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Swedish technique helps US score first womb transplant

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This Swedish baby was the first in the world to be born after a womb transplant in 2014. Photo: Ben Jary/AP
08:24 CET+01:00
The surgeons used a method pioneered in Sweden, which they hope will allow a 26-year-old to have America's first uterus transplant baby.

The surgeons in Cleveland used a method pioneered in Sweden, which they hope will allow a 26-year-old to have America's first uterus transplant baby.

US doctors kept the procedure under wraps when it took place on February 24th, but they announced late on Thursday that the woman was in a stable condition after the operation.

The transplanted uterus came from a deceased donor, the hospital in Cleveland, Ohio confirmed.

The surgery is the first of its kind in America and follows a similar groundbreaking transplant in Sweden. In September 2014, Malin Stenberg, 36, became the first person on the planet to give birth after receiving a new uterus, an event described as a breakthrough for infertile women. She used a uterus donated by the 61-year-old best friend of her partner Claes Nilsson's mother.

More details about the surgery in the USA are expected during a press conference with the medical team to be scheduled next week.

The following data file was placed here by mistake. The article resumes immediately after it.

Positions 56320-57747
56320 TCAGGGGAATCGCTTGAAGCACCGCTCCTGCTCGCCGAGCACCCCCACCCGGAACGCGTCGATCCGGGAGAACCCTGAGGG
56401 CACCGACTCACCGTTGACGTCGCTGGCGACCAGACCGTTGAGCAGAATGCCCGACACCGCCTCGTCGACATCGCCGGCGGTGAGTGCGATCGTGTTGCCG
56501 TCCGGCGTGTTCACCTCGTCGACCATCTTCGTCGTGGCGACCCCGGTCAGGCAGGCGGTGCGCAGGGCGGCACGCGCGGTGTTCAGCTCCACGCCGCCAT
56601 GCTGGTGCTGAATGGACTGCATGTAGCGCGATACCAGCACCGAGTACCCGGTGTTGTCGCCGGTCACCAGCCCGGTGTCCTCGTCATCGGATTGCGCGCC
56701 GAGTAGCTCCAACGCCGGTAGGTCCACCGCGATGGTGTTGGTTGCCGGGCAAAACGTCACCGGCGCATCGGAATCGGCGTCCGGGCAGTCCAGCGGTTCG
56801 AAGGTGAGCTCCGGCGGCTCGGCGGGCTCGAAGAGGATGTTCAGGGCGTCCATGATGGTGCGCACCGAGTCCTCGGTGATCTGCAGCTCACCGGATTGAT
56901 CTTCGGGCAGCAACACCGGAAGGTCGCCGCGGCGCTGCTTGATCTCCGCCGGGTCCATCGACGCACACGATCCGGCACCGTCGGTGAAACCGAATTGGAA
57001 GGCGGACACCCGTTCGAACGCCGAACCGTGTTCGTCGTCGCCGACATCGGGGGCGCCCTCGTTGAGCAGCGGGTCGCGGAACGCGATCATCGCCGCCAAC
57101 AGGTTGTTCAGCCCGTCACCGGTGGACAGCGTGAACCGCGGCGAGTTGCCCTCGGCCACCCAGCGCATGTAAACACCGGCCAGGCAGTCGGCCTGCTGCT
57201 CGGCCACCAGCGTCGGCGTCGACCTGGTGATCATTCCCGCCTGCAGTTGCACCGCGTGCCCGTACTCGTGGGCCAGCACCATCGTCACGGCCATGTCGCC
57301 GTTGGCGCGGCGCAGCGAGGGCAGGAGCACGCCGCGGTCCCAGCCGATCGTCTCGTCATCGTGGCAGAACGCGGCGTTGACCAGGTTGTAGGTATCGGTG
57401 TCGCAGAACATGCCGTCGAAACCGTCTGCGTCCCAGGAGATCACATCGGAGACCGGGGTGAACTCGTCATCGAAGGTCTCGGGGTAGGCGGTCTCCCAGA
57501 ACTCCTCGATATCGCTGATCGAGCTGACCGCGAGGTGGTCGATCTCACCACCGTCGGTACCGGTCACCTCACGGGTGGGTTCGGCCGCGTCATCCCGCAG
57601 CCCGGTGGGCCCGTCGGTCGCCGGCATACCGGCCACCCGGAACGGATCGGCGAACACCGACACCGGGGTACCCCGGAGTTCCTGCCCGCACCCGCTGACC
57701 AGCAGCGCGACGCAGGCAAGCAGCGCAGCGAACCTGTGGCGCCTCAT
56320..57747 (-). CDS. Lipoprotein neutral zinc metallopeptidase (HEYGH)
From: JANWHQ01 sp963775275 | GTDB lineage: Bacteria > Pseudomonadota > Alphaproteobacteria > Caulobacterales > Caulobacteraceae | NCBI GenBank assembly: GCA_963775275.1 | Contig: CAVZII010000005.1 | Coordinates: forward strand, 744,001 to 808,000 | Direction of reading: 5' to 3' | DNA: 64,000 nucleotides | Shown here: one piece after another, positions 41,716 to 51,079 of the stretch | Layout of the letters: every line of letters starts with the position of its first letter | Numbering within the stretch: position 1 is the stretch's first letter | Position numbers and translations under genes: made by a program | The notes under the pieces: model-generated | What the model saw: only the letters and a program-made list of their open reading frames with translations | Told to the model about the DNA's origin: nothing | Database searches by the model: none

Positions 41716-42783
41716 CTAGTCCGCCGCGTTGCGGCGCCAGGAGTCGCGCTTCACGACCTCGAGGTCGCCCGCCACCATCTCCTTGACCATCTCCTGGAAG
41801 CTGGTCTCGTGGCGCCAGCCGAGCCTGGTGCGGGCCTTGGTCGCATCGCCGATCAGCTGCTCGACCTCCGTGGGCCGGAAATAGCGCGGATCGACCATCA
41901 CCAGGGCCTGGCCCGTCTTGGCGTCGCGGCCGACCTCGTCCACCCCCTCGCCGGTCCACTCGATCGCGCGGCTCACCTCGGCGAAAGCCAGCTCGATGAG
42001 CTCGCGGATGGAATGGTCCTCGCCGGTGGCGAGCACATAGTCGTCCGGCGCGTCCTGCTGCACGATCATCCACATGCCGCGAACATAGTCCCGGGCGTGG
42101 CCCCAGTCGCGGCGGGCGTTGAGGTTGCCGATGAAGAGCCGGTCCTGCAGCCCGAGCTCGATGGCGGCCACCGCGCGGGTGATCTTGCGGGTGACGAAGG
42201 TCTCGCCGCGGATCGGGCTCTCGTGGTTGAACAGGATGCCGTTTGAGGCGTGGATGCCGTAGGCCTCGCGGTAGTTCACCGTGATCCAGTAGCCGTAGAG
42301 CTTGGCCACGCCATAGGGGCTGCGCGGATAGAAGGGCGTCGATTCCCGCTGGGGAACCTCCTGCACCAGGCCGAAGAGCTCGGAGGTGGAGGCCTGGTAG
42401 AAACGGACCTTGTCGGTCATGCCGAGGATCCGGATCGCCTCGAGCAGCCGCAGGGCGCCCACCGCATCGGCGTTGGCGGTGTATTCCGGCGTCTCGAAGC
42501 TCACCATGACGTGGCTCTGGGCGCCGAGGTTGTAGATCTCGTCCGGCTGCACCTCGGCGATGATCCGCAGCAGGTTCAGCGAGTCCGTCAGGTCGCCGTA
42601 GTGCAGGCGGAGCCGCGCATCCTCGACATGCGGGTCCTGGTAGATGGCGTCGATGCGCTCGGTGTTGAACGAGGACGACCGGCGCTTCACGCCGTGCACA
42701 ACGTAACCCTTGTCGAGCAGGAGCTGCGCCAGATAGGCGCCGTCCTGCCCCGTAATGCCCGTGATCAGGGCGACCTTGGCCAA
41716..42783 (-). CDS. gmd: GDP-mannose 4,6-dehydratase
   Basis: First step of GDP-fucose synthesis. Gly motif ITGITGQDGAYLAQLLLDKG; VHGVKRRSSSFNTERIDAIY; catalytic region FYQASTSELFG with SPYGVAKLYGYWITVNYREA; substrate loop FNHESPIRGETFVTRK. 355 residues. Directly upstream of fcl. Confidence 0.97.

Late last year, Cleveland Clinic began enlisting candidates for uterine transplants as part of a clinical trial that aimed to offer the procedure to 10 women.

Women potentially eligible to receive a uterine transplant include those who suffer from an irreversible condition known as Uterine Factor Infertility (UFI), which affects between three and five percent of women worldwide, the hospital said.

The first live birth via a transplanted uterus in Sweden was led by experts from the University of Gothenburg and followed ten years of intensive research and a number of failed efforts both in the Nordic country and in similar programmes in Saudi Arabia and Turkey.

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Speaking a year after their baby, Vincent, was born, the parents of the young Swede told Nordic newspaper Dagens Industri that they remained overwhelmed that they had finally been able to have a child, after years of trying.

“How could anyone do this for us? A 'thank you' is not enough,” Nilsson said.

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